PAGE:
His identity was waiting in the Folger’s online catalog Hamnet where a name browse for Burton, D revealed a receipt signed by a Drue Burton who “flourished” at the same time as the materials in G.b.10. The signature on the receipt (V.b.360, p. 120-121) matches the signature of the first leaf of G.b.10.
Signature from Folger MS G.b.10 – Sum D. Burton
Signature from Folger MS V.b.360 – By me D. Burton
The receipt Drue Burton signed in 1621 does not merely provide the full name of D. Burton, but it also reveals that he was the secretary to Sir Francis Crane. Taking this information to the State Papers online, I found a manuscript in the National Archives, Kew, which reveals that in 1630, Burton drew Crane’s ire by writing to Charles I accusing Crane of financial misconduct concerning an order for tapestries. Crane thereafter fired Burton (SP 16/80, fol. 90).
In the following year, Burton wrote to Henry Montagu, Earl of Manchester, asking for help to receive fees due to him for his auditorship (SP 16/540/1, fol. 157). Montagu’s nephew married Ralph Winwood’s daughter in 1633. In fact, most of Winwood’s papers were held by the descendant of the Montagus, the Duke of Buccleuch and Queensberry, at the time the Royal Commission on Historical Manuscripts examined his collection in 1895. G.b.10 itself has “Bucleigh” written along the spine—the history of the Winwood papers and this inscription suggest that G.b.10 was long held by the Montagus, although its known provenance only goes back to the collector Thomas Phillipps (1792-1872). Presumably, the Winwood papers came to the Montagus when Ralph Winwood’s daughter Anne married into the family and brought with her Winwood’s home, Ditton Park. This estate is mentioned several times in G.b.10. At any rate, what we know is that Drue Burton, newly unemployed, wrote his name on a transcription of Winwood papers at about this time or several years thereafter. The most likely explanation for this is that Burton in some way worked for the Montagus.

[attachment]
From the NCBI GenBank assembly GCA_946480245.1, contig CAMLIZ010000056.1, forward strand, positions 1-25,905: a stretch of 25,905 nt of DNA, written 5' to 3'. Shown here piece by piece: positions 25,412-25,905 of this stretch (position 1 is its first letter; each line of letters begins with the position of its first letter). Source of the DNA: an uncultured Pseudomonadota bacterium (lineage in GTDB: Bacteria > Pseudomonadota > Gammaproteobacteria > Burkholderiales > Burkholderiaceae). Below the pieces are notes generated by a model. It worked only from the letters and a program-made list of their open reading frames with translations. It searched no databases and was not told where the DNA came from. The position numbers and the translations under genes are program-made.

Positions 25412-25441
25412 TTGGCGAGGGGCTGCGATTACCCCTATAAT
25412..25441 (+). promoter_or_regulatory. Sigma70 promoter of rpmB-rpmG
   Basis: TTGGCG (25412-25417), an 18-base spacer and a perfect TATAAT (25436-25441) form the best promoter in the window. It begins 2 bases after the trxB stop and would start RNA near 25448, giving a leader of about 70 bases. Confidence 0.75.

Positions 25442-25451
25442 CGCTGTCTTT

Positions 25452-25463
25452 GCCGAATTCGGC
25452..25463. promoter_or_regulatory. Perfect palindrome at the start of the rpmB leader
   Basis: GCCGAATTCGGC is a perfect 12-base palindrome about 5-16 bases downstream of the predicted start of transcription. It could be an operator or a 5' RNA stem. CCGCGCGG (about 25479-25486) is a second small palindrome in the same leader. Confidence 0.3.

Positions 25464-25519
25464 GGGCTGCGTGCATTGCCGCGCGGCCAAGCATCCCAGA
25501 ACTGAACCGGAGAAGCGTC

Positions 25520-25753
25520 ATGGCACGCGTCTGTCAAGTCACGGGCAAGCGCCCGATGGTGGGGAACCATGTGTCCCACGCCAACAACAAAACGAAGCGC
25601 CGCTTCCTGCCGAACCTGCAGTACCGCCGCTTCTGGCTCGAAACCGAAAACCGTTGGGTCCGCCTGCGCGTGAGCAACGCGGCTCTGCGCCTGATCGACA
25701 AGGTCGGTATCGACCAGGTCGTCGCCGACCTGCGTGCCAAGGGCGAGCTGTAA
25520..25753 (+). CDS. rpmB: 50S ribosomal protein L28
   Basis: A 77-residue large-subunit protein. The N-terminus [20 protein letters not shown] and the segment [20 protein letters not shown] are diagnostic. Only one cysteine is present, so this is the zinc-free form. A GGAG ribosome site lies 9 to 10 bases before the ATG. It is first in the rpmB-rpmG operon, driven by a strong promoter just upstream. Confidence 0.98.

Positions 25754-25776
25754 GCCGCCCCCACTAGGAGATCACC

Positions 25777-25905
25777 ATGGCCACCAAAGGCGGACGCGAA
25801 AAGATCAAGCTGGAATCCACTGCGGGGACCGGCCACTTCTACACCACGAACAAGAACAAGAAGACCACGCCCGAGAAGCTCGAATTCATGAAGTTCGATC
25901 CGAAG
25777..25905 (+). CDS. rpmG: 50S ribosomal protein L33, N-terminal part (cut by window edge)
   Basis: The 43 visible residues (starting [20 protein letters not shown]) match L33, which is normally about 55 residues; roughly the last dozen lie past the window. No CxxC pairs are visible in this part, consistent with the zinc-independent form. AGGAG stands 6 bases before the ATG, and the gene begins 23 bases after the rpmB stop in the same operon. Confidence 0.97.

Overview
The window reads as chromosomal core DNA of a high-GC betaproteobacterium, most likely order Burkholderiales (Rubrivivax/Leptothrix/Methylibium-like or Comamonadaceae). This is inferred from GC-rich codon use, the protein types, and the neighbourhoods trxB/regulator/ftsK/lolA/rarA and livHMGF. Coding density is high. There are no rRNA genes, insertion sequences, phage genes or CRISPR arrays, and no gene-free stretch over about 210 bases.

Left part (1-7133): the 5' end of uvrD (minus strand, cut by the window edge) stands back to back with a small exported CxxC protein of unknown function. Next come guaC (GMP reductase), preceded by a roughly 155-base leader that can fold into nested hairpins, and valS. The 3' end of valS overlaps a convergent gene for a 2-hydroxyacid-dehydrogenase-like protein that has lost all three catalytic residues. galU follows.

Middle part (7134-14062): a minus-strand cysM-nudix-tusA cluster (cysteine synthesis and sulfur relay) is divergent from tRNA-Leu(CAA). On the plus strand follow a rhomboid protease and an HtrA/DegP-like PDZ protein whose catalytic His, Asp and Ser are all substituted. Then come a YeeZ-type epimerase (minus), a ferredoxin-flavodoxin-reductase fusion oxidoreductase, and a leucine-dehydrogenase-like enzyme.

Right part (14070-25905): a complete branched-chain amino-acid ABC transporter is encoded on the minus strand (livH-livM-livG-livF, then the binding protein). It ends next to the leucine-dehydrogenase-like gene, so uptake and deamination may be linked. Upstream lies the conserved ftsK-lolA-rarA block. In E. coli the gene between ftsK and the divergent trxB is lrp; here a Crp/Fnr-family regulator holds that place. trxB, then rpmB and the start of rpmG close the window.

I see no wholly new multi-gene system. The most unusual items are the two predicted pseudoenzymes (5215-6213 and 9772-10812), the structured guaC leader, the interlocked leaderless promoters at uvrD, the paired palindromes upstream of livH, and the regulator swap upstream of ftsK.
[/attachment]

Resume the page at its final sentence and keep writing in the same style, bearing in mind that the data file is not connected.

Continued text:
At the time Burton wrote his name in the book, the Montagus were not yet related to the Scotts of Buccleuch. That union came in 1767. Since “Bucleigh” is written on the book (and in a hand later than that of the contents of the book), presumably G.b.10 was still held by the descendants of the Montagus at that time. Also written on the spine of the book is what appears to be “-owich.” This might mean Sandwich—Edward Montagu, Second Baron Montagu was MP for Sandwich in the Cavalier Parliament and a more distant branch of Montagus were the Earls of Sandwich.
This internship started as a simple “retrospective conversion” project, but once I found the critical clue of the matching Burton signatures, it turned into a miniature research project greatly assisted by the Folger’s subscriptions to State Papers Online and the Dictionary of National Biography.
The finding aid for G.b.10 is now available in the Folger Shakespeare Library Finding Aid Database.